The unfolding of events regarding the jeepney phase-out continue this year as the implementation of the said project would be in full swing this 2018 and after President Duterte warned jeepney drivers that he himself would tow jeepneys starting January 1, 2018.

4. Occupy Bulacan

Aside from the harsh ‘word war’ of the president against members and leaders of PISTON, the urban poor sector and Kalipunan ng Damayang Mahihirap (Kadamay) also had a lot of engagements with President Rodrigo Duterte in 2017, especially after they were victorious in their militant and assertive take-over of more than 4,000 idle housing units in various government housing projects in San Jose del Monte and Pandi in Bulacan starting in March.

This action of Kadamay has been known popularly as ‘Occupy Bulacan.’

In time for the International Women’s Day, some 5,000 Kadamay members took over the said vacant houses allotted for members of the Armed Forces of the Philippines (AFP) and the Philippine National Police (PNP) but was never occupied and most remained empty and decaying for four years or more.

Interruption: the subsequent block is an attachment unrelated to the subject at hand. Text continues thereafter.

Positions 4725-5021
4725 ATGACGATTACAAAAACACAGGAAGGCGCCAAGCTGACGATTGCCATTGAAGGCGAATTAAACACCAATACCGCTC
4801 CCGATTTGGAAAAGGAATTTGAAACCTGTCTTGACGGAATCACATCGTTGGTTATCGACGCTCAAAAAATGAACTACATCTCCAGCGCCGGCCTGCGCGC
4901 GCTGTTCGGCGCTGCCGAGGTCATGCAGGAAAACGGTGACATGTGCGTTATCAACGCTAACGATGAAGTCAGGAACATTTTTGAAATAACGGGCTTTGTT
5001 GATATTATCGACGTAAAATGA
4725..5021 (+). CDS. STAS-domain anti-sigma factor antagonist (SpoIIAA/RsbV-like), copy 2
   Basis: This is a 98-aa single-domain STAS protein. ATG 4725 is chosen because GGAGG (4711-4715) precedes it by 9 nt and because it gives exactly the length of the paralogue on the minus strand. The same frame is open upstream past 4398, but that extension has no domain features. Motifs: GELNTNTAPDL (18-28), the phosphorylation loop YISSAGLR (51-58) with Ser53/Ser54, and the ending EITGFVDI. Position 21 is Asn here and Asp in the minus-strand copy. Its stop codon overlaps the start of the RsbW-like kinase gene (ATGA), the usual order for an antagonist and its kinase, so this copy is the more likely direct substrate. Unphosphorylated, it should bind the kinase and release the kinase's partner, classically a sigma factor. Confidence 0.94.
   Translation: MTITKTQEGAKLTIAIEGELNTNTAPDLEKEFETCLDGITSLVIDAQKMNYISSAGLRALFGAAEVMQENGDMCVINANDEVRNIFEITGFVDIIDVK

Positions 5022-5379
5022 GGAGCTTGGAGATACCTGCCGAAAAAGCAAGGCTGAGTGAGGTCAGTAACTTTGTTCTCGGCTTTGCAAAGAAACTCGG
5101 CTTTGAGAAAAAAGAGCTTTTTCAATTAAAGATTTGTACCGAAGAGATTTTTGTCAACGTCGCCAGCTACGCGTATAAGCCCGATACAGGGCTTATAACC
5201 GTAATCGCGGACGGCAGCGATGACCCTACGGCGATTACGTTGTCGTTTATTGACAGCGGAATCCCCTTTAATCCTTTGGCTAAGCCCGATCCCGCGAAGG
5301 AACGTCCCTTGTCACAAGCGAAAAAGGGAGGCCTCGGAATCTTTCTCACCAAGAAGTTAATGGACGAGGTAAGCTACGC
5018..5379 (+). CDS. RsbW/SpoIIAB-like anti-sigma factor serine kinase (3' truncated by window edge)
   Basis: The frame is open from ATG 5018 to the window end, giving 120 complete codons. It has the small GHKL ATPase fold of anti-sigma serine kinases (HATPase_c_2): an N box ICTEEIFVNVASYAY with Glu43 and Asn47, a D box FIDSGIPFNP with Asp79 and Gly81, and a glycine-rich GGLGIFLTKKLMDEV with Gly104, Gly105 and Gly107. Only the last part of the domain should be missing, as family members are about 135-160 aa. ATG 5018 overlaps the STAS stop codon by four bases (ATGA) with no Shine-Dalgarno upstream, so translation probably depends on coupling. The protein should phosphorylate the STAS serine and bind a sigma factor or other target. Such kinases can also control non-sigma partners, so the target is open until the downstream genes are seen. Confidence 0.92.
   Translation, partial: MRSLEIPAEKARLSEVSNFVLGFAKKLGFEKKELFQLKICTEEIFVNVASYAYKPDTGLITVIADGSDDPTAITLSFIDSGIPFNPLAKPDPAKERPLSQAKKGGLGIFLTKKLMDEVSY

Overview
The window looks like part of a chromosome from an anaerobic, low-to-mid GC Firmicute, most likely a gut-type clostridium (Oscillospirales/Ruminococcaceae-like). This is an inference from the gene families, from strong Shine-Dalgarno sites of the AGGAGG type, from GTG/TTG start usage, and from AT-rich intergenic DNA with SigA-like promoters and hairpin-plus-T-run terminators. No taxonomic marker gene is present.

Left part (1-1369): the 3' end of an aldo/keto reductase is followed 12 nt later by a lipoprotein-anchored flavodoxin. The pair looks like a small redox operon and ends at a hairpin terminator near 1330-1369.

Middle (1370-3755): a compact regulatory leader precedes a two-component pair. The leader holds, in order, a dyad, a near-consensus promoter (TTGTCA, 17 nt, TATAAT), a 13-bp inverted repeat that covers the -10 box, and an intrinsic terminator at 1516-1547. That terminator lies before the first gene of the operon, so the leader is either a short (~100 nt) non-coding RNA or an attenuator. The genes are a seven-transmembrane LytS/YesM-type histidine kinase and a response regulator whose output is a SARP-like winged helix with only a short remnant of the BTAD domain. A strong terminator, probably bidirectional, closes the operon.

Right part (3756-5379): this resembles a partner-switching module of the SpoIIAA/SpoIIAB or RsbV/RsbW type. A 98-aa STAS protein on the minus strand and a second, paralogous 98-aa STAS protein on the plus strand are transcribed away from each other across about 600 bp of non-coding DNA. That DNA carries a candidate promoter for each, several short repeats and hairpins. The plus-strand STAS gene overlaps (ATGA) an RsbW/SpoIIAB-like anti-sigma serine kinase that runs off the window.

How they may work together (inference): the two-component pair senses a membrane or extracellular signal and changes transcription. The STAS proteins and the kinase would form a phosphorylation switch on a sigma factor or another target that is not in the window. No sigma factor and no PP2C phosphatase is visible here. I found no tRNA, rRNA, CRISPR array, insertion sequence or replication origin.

As militant as their action was the group’s criticism malicious reports and statements against them—where they were called mendicants, lazy and other stereotypes that have long been reused but unexamined. Many media outfits were pushed to probe deeper, such as finding out why the housing units were idle, how many housing units were idle in the whole country, why the poor cannot even keep up with P400 monthly payment for the government housing and many more.

Faced with numerous incidents and cases of harassments and threats of dispersal from various state forces and government agencies, Kadamay members and their supporters stood their ground and defended their occupied homes. Their collective action led to the awarding of the occupied housing units to Kadamay members.

5. 'Unli' extension of Martial Law in Mindanao